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Old 08-02-2006, 03:39 PM   #1
Tim Walsh
 
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So, almost exactly three years ago, before going into my senior year of high school, I remember reading in an article (Men's Health, I think) that the majority of adult men cannot do a single pull-up. I never did pull-ups but thought I was pretty athletic, so I gave it a try. Well, I couldn't even get out of a deadhang so I was forced to do negatives for my first few weeks of workouts, and afterwards I became obsessed.

Three years later, never taking much more than a couple weeks off from pull-ups, I have made some progress, but I'm not happy with it. In the beginning of July I might have hit 15 after losing about 10 pounds since May, but I can't do that many right now. My progress has been fairly steady, but slow. I got a few of my friends into doing pull-ups, and now I've seen them progress to where I am in a much shorter time frame. And seeing how many pull-ups some of you guys (especially you girls) can do is extremely depressing.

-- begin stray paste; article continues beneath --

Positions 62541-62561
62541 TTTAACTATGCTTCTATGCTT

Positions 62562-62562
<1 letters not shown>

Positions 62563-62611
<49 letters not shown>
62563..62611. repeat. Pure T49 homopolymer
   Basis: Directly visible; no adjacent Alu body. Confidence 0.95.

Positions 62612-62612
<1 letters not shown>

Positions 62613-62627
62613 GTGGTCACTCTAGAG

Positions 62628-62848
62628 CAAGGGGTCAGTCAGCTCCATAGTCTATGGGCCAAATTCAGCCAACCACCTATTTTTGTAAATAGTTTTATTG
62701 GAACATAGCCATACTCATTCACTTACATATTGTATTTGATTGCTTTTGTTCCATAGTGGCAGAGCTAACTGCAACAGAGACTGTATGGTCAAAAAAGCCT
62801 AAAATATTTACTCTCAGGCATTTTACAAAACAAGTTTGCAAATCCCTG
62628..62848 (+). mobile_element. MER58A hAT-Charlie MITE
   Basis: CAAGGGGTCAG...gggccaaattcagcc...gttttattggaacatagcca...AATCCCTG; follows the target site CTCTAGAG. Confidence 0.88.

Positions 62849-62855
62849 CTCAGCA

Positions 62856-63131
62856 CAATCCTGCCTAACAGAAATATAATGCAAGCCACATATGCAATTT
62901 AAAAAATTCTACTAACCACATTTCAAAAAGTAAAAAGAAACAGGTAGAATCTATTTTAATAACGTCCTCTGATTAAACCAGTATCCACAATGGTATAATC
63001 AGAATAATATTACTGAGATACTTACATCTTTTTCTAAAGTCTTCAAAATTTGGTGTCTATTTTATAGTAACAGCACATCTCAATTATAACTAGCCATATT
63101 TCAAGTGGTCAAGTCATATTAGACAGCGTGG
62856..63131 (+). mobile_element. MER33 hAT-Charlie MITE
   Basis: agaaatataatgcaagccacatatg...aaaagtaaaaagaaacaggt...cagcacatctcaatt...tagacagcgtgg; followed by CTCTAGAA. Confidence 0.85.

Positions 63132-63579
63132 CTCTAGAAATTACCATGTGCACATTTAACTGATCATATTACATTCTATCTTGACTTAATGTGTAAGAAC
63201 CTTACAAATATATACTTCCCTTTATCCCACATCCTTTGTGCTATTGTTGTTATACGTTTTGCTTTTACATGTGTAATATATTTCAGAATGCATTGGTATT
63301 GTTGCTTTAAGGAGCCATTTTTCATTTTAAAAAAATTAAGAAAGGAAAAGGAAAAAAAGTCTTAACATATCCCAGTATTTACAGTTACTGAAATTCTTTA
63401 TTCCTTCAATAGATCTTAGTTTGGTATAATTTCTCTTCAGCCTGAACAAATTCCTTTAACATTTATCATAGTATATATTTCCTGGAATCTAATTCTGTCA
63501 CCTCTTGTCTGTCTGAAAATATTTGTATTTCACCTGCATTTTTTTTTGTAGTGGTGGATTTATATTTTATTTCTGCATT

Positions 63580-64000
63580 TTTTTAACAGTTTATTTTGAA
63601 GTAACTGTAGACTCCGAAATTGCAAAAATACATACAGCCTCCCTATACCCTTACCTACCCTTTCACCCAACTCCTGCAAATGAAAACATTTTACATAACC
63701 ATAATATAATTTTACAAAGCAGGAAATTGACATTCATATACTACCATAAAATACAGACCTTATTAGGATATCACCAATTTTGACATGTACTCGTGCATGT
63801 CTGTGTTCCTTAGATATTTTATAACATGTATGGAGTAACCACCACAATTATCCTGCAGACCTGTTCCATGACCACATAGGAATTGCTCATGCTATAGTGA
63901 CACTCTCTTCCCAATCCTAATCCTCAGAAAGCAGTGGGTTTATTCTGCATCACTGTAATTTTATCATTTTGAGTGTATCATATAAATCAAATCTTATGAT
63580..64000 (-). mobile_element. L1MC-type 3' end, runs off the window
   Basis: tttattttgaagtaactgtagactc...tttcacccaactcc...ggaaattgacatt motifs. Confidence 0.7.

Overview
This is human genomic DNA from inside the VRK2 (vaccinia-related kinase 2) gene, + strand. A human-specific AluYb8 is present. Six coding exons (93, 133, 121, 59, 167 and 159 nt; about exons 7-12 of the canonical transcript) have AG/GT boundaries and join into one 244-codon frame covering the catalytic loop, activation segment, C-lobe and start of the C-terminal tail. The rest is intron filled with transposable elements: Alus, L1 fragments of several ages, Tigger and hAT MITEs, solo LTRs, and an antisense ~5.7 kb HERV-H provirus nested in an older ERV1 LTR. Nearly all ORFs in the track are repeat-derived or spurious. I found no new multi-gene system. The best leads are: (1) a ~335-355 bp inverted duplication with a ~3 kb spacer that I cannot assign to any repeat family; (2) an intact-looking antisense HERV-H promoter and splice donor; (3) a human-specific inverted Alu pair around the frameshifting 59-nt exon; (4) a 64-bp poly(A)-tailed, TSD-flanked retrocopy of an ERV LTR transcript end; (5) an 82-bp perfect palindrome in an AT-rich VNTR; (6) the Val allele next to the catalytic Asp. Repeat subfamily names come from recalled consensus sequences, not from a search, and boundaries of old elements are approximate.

I have tried Recon Ron, but have had absolutely no success with it. I feel very burned out after a little more than a week and my hands just can't take it anymore (maybe jumping in around week 6 and doing 10/7/6/6/5 is too much?). I have also played with the Armstrong program a little. My workout logs show that I improved by a rep or two over a few weeks, but I believe I stopped because, again, I felt burned out from pulling 5 days/week. Earlier this summer I also tried doing a lot of weighted negatives (remembering my early days of not being able to do a pull-up) with a 60 pound backpack. Eventually, I was able to complete a rep with it and I really improved my strength but it was VERY hard on my hands (it doesn't help that my bar here at home does not stay still, it rotates in your hand). Even still, I think that is what got me to hit 14 (and perhaps 15) for the first time.

So now I'm asking for your opinion? Where do I take my training from here? I'm thinking about doing a workout of weighted pull-ups on Wednesdays (maybe some heavy negatives) and then trying my max every Saturday. I should note that the rest of my training is a lot of running to improve my 5-k time, Dan John's OLAD program (pull-ups would be my lift on Wednesday), and some pushups after every workout.

By the way, I will only do deadhang pull-ups.

You can see a chart of my progress by the month here:
http://people.bu.edu/timwalsh/logs/pullups.txt

You can also see a picture of what I have to work with here (note, I think my lats are of a decent size and I certainly don't have much weight in bodyfat holding me back):
http://people.bu.edu/timwalsh/lats.jpg

Thanks for your help,

Tim
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